Over time, real property rarely depreciates in value.  Certainly spikes and drops in the market can influence short term values in a significant way (like we saw in the 2008 market).  However, over time, it is not very common for property to depreciate.  This is why it’s a reasonably safe investment. Make sure you carefully consider location and community when choosing a home, that can  affect the home’s future value greatly.

  1. Is an older home as good a value as a new home?

This is really just a matter of preference, but both newer and older homes offer distinct advantages, depending upon your unique taste and lifestyle.  A big factor: Older homes will generally cost less than new homes.  Some other factors:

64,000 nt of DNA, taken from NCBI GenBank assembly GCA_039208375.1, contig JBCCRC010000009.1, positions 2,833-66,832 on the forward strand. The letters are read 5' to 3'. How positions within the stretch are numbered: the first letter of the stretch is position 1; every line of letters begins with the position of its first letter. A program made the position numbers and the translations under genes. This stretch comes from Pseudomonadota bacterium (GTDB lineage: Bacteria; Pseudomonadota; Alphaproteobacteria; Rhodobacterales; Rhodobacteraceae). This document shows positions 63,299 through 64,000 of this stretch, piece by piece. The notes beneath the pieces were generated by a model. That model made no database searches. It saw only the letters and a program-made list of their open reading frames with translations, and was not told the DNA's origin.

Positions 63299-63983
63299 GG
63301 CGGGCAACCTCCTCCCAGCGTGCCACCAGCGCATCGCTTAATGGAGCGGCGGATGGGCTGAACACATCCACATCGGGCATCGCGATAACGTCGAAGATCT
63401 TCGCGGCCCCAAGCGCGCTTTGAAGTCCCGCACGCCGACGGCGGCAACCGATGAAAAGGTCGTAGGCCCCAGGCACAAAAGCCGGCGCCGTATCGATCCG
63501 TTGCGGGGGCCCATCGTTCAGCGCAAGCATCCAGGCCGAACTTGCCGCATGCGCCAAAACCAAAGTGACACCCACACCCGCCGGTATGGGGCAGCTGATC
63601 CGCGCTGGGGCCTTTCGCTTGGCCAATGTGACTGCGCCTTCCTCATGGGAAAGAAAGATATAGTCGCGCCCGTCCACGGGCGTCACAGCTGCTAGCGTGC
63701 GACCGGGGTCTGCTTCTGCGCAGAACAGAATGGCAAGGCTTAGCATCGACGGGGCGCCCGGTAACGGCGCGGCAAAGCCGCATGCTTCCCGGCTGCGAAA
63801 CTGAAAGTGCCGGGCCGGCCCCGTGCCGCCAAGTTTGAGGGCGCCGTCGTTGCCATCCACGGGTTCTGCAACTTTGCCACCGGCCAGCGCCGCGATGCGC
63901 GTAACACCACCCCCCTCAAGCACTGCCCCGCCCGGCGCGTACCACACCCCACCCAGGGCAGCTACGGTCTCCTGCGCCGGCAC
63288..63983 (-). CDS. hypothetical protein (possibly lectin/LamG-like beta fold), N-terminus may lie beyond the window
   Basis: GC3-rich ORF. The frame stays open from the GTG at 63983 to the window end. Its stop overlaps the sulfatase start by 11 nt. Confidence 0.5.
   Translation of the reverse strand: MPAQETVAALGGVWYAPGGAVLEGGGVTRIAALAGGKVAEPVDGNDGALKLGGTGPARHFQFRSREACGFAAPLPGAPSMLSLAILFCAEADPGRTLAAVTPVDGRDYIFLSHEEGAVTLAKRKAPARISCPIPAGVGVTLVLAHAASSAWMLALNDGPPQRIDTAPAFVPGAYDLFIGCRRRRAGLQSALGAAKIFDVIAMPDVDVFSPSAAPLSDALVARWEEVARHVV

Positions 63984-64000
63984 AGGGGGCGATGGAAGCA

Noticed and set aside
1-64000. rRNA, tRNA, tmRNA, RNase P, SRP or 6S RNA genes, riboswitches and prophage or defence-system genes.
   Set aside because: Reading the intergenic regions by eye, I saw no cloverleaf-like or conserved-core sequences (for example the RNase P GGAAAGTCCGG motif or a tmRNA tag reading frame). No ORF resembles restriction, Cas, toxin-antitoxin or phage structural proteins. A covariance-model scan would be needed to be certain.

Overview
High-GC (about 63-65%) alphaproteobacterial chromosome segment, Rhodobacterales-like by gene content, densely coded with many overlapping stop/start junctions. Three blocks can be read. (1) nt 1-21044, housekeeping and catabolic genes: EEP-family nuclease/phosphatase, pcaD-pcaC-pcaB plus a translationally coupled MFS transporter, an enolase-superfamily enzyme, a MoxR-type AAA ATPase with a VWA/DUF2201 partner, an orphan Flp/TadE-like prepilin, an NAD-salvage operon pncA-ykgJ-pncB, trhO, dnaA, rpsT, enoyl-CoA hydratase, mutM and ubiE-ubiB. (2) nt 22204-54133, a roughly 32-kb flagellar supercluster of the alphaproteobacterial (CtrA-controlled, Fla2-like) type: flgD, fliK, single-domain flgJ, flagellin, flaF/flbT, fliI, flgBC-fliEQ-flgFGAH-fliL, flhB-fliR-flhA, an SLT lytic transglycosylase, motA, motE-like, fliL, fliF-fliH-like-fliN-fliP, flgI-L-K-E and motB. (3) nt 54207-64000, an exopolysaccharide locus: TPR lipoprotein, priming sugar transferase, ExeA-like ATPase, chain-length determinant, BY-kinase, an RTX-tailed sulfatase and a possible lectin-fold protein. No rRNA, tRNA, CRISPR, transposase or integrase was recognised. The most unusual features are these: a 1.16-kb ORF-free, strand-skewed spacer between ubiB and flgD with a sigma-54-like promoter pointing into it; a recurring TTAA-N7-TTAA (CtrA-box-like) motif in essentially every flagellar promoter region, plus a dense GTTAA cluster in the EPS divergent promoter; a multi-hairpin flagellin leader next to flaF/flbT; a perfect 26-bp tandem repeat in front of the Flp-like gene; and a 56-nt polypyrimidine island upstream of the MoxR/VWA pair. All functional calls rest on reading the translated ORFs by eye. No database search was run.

In general, older homes have more sturdy building materials (plaster vs drywall, brick/wood vs vinyl siding, etc.).  Newer homes have been built with more strict building codes though, which theoretically should result in a better products in some ways (electrical requirements ensure more convenient and often safer situations in newer home).  Newer homes are typically much more energy efficient also.

Some people are charmed by the elegance of an older home but shy away because they”re concerned about potential maintenance costs. Consider a home warranty to get the peace of mind you deserve. A good Home Warranty plan protects you against unexpected repairs on many home systems and appliances for a full year or more after you move in.  It can be a reasonable idea for a newer home too.